Promoting a safe, sound, and stable banking and financial system, and fair and transparent financial services
Supervision in Brief
This issue of Supervision in Brief provides details on the San Francisco Fed’s presidential search process, summarizes key aspects of the recent financial regulatory reform law, highlights the Fed’s new vice chairman for supervision and his thinking on important monetary policy topics, and notes the latest economic conditions in the 12th District.
First Glance 12L
The 1Q18 issue of First Glance 12L notes that wider net interest margins and lower taxes boosted bank earnings year-over-year amid slower loan growth. Job gains remained strong in most states, but housing demand continued to outstrip supply, lifting home prices, crimping affordability, and prompting outmigration in some markets.
Real Estate Lending Risks Monitor
This issue of the Real Estate Lending Risks Monitor explores capital flows into the office, retail, and industrial sectors. It also looks at the performance of the apartment fundamentals in various markets in the 12th District.
The virtual currency Bitcoin has received considerable attention in the past few years and more recently due to its price surge and subsequent volatility. At the end of 2017–in only a year’s time–the price of a Bitcoin increased about twentyfold to almost $20K. The sudden and unsteady changes in Bitcoin’s price beg the question–how do we consider its price levels? Given that an argument can be made that Bitcoin is a currency, a security, and a commodity, different economic theories might explain the evolution of its price.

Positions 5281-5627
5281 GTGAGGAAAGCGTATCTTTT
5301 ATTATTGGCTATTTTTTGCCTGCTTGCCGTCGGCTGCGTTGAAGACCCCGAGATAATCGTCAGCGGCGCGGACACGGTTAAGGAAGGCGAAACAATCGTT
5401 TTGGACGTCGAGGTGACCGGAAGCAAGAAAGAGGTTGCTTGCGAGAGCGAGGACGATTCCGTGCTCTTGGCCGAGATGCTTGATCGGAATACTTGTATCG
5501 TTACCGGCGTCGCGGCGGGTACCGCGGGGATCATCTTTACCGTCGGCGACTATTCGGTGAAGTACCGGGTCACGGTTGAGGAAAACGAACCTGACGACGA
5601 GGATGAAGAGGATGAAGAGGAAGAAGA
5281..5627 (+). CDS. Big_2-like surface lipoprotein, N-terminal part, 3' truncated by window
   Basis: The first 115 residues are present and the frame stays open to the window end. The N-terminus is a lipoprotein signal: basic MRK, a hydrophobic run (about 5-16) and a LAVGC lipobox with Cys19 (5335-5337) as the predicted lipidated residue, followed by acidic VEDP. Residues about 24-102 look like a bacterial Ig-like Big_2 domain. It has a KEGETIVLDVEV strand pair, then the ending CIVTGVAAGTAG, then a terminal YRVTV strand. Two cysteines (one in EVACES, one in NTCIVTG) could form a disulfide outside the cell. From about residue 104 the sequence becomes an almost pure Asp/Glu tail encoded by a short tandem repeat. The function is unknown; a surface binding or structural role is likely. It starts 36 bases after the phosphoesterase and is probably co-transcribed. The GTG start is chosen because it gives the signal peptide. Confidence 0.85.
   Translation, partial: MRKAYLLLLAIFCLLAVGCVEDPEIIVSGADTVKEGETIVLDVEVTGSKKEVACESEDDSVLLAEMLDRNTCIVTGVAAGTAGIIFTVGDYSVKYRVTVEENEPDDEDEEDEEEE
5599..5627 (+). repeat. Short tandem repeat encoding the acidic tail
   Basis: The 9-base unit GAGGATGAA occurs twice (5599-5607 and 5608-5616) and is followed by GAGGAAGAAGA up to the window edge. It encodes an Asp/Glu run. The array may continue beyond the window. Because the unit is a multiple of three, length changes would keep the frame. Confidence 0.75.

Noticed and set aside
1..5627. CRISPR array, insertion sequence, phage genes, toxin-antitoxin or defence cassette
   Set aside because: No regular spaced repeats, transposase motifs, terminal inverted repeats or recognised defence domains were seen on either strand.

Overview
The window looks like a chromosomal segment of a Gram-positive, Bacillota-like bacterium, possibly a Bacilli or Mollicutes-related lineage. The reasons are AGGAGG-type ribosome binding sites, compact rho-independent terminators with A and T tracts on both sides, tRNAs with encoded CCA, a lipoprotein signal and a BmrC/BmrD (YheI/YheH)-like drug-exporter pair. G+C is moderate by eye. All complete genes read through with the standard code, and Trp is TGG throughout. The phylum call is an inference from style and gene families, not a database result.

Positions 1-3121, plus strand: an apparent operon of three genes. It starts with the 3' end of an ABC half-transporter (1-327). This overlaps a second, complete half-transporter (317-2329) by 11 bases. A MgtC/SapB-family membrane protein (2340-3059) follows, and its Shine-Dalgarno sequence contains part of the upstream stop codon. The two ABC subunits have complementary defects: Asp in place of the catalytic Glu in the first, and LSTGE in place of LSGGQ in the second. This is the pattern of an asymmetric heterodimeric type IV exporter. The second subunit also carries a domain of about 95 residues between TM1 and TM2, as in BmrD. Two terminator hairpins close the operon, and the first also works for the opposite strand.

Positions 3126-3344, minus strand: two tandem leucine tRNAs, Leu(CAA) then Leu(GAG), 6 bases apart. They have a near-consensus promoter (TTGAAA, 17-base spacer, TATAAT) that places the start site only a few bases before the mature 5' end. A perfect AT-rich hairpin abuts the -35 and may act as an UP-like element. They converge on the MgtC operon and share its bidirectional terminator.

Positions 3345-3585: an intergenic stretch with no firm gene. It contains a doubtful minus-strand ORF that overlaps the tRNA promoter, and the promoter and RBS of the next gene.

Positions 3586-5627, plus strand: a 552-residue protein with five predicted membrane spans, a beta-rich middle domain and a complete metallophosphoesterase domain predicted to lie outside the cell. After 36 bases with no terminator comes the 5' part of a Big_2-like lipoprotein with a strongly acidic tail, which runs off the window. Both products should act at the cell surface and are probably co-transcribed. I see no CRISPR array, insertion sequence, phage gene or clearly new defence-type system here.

Banks at a Glance – Bank Profiles by State
The 4Q17 Banks at a Glance reports are now available, highlighting key indicators of economic and banking conditions within each of the nine states comprising the 12th Federal Reserve District.
A decade removed from the global financial crisis, the world’s most systemically important banks are preparing to meet new rules on total loss-absorbing capital (TLAC) by 2019. New TLAC-eligible debt securities, popularly known as “bail-in” bonds, have emerged post-2008 as part of efforts to minimize the need for taxpayer bailouts in future crises. In Asia, banks in Japan and China will face tailored versions of these requirements based on the unique features of each country’s banking system. Below, we examine the state of TLAC in Asia.